With thanks to:

The Moorings

Download the
entire article
as a PDF

Show map or
satellite photo

Virgin territory

4: Favourite haunts

It took us around 10 days to cruise around the BVIs at a relaxed pace, leaving extra time to revisit some islands. The whole area seemed nice and the sailing was delightful. We particularly liked Norman Island which, despite being close to Tortola, is largely unspoilt and has its own mini cruising ground with neighbouring Peter Island.

Further up the island chain, the Baths at Virgin Gorda are well worth a visit, though you need to arrive early to bag a mooring and swim/walk through the huge granite boulders which are nicknamed ‘Stonehenge-by-Sea’. Gorda Sound, at the west end of Virgin Gorda, was memorable for the excellent Fat Virgin Cafe just round the corner from the anodyne marina development at Bitter End.

This is also the perfect jumping off point for Anegada, 14 miles to the north. The Moorings has a small office at Bitter End, which provides an informal daily briefing on how to sail to Anegada without wrecking their boat. The problem is you can’t see the extensive reefs, which are mostly deep enough under your keel, but have coral heads like houses just a few feet below the surface.

To ensure a safe passage to Anegada, the Moorings have developed a rather curious method of navigating by various trees, roofs and houses, but as Christine who ran the briefing explained, ‘We’ve never lost a boat!’ However, sailing there is well worth the effort. Anegada could double as paradise island with miles and miles of the most beautiful sandy beaches, no ghastly hotels and very few people around. The large anchorage appears to be completely open but is protected by hidden reefs, with a pleasing selection of simple cafes spread along the beach and the most charming and friendly people we encountered in all the islands.

Unfortunately even paradise is never perfect, particularly when you have noisy neighbours. We had no problem with the local band playing into the night on shore. But it’s not so great to wake up to the sound of next door’s yacht running its engine at 0700hrs, which was then joined by a huge catamaran on which a group of self-obsessed young men gave a public display of their keep-fit routines. We neither wanted to watch blokes pumping up their biceps or listen to their music, so we left Anegada and went sailing.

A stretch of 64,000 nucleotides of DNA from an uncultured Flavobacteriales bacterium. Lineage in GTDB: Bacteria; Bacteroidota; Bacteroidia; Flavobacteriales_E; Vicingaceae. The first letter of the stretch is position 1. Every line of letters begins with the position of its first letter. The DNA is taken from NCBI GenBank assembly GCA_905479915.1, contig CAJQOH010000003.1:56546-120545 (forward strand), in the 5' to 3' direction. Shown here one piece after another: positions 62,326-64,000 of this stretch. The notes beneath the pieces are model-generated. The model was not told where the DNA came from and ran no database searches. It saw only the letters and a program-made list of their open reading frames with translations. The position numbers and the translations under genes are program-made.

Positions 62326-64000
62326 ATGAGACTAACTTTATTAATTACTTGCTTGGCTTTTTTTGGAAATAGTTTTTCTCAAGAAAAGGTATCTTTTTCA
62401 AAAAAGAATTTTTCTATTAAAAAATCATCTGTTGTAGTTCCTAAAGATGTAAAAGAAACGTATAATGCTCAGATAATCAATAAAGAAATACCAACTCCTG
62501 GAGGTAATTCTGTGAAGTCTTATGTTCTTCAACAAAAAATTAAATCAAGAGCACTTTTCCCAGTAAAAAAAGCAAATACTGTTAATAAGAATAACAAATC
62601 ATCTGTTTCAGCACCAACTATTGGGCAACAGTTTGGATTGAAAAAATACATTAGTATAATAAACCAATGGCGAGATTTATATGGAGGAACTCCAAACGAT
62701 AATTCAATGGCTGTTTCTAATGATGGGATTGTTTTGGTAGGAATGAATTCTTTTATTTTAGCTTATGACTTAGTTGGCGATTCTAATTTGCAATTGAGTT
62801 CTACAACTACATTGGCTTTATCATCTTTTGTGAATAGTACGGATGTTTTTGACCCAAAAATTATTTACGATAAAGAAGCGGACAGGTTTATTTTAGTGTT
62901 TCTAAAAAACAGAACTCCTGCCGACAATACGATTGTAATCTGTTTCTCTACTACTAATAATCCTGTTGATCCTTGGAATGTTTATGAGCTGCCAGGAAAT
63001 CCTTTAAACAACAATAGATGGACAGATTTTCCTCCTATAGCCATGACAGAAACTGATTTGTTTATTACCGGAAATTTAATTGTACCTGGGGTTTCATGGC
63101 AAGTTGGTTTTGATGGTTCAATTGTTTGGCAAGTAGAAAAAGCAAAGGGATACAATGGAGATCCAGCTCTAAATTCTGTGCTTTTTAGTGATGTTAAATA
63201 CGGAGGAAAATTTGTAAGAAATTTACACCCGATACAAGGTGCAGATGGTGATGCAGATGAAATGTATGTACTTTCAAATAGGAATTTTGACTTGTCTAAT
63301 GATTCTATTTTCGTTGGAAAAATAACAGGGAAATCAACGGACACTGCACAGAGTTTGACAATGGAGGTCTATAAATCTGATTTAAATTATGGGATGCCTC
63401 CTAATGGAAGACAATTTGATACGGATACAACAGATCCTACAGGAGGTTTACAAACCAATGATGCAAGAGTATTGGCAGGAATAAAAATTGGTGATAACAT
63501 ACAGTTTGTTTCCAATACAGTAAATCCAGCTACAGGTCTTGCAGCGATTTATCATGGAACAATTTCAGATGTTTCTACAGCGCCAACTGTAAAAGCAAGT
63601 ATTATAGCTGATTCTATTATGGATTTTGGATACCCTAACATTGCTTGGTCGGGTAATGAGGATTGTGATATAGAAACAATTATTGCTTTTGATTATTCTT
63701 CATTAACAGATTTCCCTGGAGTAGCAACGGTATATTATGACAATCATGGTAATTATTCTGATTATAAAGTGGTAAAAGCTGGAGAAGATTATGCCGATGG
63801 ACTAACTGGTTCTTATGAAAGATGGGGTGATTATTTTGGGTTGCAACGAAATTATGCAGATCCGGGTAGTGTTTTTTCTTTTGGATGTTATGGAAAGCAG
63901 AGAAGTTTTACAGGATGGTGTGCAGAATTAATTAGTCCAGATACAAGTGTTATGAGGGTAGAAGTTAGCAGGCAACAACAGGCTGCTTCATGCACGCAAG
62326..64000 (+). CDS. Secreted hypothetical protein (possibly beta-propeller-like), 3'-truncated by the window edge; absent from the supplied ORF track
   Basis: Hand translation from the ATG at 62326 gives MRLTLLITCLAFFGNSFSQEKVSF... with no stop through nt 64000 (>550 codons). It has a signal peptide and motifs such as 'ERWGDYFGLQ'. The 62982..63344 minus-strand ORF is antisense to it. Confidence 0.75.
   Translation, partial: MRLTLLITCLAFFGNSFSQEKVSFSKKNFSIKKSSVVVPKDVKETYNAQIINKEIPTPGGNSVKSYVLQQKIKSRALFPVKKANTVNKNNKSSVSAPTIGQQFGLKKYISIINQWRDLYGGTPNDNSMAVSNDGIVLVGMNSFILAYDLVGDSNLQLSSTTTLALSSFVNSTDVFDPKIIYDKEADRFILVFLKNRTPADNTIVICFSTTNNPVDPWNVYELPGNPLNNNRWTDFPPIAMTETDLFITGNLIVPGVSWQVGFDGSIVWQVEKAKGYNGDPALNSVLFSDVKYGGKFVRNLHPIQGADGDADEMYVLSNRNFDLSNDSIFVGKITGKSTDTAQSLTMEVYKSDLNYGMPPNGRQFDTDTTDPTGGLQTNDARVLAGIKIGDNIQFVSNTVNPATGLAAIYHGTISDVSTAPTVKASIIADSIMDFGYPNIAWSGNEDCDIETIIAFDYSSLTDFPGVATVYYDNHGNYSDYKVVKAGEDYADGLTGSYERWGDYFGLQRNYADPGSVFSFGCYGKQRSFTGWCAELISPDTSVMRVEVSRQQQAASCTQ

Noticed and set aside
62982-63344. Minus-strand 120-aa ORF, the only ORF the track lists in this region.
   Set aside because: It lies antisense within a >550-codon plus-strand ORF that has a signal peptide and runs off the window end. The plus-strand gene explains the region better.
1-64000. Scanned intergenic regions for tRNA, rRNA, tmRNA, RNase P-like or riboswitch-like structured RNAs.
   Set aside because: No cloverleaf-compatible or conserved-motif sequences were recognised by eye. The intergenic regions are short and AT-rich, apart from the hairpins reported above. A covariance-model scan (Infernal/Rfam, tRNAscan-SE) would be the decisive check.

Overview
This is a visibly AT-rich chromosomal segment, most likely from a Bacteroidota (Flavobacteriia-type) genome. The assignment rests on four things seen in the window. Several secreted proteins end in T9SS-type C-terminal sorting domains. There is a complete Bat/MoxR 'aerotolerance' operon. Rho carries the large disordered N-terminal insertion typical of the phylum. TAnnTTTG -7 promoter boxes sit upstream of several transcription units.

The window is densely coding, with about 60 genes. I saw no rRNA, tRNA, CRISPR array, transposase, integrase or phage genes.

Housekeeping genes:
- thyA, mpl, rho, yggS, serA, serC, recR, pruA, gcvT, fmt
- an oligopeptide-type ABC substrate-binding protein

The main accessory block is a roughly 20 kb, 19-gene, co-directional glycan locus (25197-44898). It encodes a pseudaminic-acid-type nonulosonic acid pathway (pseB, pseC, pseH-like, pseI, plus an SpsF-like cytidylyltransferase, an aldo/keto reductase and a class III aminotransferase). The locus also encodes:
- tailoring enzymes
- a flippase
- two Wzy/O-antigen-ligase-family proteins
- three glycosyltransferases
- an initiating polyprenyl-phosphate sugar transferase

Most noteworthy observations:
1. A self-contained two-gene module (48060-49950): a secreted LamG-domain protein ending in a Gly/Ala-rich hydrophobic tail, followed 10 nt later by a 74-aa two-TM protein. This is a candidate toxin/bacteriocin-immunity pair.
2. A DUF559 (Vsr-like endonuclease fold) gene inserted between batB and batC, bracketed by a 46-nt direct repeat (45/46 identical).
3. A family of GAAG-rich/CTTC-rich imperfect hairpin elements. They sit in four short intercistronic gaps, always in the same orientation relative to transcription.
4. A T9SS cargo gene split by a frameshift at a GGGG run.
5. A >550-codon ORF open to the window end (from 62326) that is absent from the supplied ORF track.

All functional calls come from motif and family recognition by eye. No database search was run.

Sailing in the BVIs is so enjoyable that we were not particularly sad to leave Anegada, even though we’d considered staying there a couple of days. The next best trip was sailing down the north coast of Tortola, which is largely untouched and beautiful, with rolling surf in the bays and nowhere to stop along the way.

I had high hopes of another dose of paradise on Jost van Dyke but found it a little disappointing, likewise Cane Garden Bay on Tortola gets a wonderful write-up in the Virgin Islands Cruising Guide, but was really not so nice. Soper’s Hole looked great from the water, but on closer inspection turned out full of touristy kitsch with prices to match. So it was back to Norman Island for our last two nights afloat, anchored in our favourite Benures Bay where you can watch the local pelicans do their dive bomb routines all day, then moored in Privateer Bay for a perfect view of the Caribbean sun going down at the end of another perfect sailing day.

Would I recommend a yacht holiday in the BVIs? Yes, it really is worth the trip. We’ve enjoyed family cruises across Britain and Europe, but the BVIs topped the bill for the best sailing conditions, most pleasant climate, least hassle (getting there excluded) and highest levels of extremely relaxed fun.

With thanks to:

The Moorings

Previous page:3 Climate control

Over two weeks the temperature was perfect T-shirt and shorts sailing

Next page:0 Contents

View the contents list

More articles on sailing holidays